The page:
Editor’s note: Thank you to Prairie Gardens for sponsoring this week’s Chambana mom to know, and for sponsoring all of our Chambana moms to know for the month of April. It’s time to get into the garden, don’t you think?
Linda Tortorelli is a force in the Champaign-Urbana community, especially when it comes to the area of disability. The director of The Autism Program, an affiliate of the University of Illinois at Urbana-Champaign, Linda is a dynamic force behind community education about autism as well as providing direct service to families. Linda was recently honored with a 2013 Chancellor’s Academic Professional Excellence Award from the University of Illinois for her efforts as “the person that parents, child care workers, teachers and medical professionals turn to for help when a child who has been diagnosed with an autism spectrum disorder.” Linda has been married to her husband, a professor, for 28 years. They have three adult children — Joe, a commercial pilot who is engaged to be married this summer; 23-year-old Patrick, who lives at home and works locally at Best Buy, has a rare genetic condition called Smith Magenis Syndrome; and Claire, a sophomore at Colorado State University.
See why we think Linda is a Chambana mom to know.
Q: You are THE source of information for parents who have children with autism in and around Champaign-Urbana. How did you reach this point?
As I often say, “It is a career that chose me.” While I have worked in the field of disability professionally – with a paycheck, that is, – for the past 7 years – I entered the world of disability 23 years ago when my son Patrick was born. As I looked for assistance and answers in our community for the challenges we were facing in raising our son, there was very little help for the types problems we were facing. I became involved in the CU Autism Network, and eventually led this group for many years. Here I found other parents traveling this journey and several caring and compassionate professionals who were willing to walk along side and educate us. I actively sought out every educational opportunity I could find to increase my knowledge and understanding of autism and related fields.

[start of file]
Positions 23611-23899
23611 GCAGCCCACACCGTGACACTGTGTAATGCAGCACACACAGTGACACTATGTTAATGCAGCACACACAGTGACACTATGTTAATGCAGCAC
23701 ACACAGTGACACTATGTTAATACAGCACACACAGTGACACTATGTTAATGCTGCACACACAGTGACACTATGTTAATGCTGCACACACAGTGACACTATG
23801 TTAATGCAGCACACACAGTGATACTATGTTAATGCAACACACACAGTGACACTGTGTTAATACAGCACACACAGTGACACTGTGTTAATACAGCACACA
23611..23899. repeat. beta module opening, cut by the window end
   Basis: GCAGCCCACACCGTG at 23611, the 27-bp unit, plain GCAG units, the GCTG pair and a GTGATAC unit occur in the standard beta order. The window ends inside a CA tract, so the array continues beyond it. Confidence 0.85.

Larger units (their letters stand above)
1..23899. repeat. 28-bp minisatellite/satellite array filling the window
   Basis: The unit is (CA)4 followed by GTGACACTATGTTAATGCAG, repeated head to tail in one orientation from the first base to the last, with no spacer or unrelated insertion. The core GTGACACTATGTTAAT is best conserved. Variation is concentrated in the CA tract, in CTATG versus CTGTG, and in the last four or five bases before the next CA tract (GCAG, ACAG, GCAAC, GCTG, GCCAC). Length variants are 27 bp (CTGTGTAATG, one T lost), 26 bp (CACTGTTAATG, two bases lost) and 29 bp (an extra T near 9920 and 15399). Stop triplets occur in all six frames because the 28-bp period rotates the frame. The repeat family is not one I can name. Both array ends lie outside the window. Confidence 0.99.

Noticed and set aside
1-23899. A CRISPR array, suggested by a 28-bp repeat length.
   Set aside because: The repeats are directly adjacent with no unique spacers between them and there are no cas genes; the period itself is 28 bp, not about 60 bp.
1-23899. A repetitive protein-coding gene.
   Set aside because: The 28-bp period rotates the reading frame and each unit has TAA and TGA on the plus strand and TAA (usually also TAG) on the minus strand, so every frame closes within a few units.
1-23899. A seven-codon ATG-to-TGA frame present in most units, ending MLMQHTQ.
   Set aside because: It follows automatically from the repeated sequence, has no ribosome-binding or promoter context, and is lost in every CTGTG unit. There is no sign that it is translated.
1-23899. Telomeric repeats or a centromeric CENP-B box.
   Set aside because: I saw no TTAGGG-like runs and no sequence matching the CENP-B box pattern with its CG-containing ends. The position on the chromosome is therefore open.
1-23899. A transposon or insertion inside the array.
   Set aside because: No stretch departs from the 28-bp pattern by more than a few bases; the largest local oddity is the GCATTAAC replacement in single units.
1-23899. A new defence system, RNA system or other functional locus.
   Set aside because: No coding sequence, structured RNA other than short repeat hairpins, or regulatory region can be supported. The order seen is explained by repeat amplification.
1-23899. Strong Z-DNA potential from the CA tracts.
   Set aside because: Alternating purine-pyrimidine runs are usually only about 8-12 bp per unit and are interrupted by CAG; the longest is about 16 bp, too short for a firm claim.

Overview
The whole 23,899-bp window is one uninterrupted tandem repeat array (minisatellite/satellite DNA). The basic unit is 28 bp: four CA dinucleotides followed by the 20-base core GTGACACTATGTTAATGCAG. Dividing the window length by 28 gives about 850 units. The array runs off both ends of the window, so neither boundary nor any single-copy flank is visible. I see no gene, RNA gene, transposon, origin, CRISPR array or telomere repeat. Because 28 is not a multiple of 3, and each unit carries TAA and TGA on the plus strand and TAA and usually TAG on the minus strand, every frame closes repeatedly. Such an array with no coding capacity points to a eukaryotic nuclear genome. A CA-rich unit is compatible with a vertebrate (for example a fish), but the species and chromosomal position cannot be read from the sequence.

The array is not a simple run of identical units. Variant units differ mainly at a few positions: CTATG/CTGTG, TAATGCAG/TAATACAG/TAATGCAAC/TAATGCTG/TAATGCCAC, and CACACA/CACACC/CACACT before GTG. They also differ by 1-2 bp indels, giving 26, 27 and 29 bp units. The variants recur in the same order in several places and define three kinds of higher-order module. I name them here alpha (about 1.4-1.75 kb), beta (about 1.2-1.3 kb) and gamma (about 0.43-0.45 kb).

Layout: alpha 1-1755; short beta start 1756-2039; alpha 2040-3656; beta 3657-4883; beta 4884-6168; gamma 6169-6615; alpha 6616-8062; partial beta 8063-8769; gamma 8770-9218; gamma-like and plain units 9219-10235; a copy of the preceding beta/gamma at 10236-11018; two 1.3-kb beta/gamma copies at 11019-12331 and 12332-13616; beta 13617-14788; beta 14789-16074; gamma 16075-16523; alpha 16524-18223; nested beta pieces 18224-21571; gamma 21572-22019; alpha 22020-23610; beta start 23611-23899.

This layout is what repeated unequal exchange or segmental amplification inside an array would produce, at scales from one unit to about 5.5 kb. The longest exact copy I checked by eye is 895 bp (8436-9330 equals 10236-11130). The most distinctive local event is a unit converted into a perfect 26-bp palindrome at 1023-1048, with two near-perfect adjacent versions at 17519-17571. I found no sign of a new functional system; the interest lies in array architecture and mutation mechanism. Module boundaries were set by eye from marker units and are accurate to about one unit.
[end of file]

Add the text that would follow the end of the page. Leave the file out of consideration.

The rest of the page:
Q: How would you describe the autism community in Champaign -Urbana?
The autism community in CU is very diverse, as it is in every community. Autism is a pervasive developmental disorder. Its symptoms include differences in many areas including social communication skills, behavior, and sometimes intellectual skills. It is a “spectrum disorder” In basic terms, this means you can be a little autistic or very autistic. About 1 in 88 children has been identified with an autism spectrum disorder (ASD) according to estimates from the Center for Disease Control. ASDs are reported to occur in all racial, ethnic, and socioeconomic groups. ASDs are almost five times more common among boys (1 in 54) than among girls (1 in 252). While we do not have data for our community, anecdotally I would say these national statistics hold true here. Our community resource center is located on the campus of the U of I, so I see children and families from all over the world and walks of life who are dealing with life on the spectrum.
What should families who may have “typical” children know about children who are autistic? How can they educate their children about autism?